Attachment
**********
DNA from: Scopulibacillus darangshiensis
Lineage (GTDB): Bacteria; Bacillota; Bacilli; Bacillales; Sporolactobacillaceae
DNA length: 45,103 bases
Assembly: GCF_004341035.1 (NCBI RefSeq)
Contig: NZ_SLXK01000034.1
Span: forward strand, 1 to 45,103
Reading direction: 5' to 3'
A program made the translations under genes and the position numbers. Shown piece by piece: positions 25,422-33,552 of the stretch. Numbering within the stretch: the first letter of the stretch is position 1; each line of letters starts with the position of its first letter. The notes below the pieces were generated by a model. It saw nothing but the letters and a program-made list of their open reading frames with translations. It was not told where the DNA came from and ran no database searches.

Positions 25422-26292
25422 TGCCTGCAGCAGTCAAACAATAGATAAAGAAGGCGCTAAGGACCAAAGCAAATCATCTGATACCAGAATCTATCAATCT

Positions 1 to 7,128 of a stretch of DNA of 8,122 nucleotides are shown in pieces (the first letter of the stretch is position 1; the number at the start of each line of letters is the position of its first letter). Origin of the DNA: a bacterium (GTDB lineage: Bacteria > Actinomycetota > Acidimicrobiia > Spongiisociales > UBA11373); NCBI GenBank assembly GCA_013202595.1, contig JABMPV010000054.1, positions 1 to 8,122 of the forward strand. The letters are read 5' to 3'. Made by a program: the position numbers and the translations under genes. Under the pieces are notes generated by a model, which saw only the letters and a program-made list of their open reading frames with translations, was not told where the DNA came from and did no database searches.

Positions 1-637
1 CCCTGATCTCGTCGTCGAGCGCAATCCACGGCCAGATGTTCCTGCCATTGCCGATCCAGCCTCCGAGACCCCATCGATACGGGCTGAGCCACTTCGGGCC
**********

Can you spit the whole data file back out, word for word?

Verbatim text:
DNA from: Scopulibacillus darangshiensis
Lineage (GTDB): Bacteria; Bacillota; Bacilli; Bacillales; Sporolactobacillaceae
DNA length: 45,103 bases
Assembly: GCF_004341035.1 (NCBI RefSeq)
Contig: NZ_SLXK01000034.1
Span: forward strand, 1 to 45,103
Reading direction: 5' to 3'
A program made the translations under genes and the position numbers. Shown piece by piece: positions 25,422-33,552 of the stretch. Numbering within the stretch: the first letter of the stretch is position 1; each line of letters starts with the position of its first letter. The notes below the pieces were generated by a model. It saw nothing but the letters and a program-made list of their open reading frames with translations. It was not told where the DNA came from and ran no database searches.

Positions 25422-26292
25422 TGCCTGCAGCAGTCAAACAATAGATAAAGAAGGCGCTAAGGACCAAAGCAAATCATCTGATACCAGAATCTATCAATCT

Positions 1 to 7,128 of a stretch of DNA of 8,122 nucleotides are shown in pieces (the first letter of the stretch is position 1; the number at the start of each line of letters is the position of its first letter). Origin of the DNA: a bacterium (GTDB lineage: Bacteria > Actinomycetota > Acidimicrobiia > Spongiisociales > UBA11373); NCBI GenBank assembly GCA_013202595.1, contig JABMPV010000054.1, positions 1 to 8,122 of the forward strand. The letters are read 5' to 3'. Made by a program: the position numbers and the translations under genes. Under the pieces are notes generated by a model, which saw only the letters and a program-made list of their open reading frames with translations, was not told where the DNA came from and did no database searches.

Positions 1-637
1 CCCTGATCTCGTCGTCGAGCGCAATCCACGGCCAGATGTTCCTGCCATTGCCGATCCAGCCTCCGAGACCCCATCGATACGGGCTGAGCCACTTCGGGCC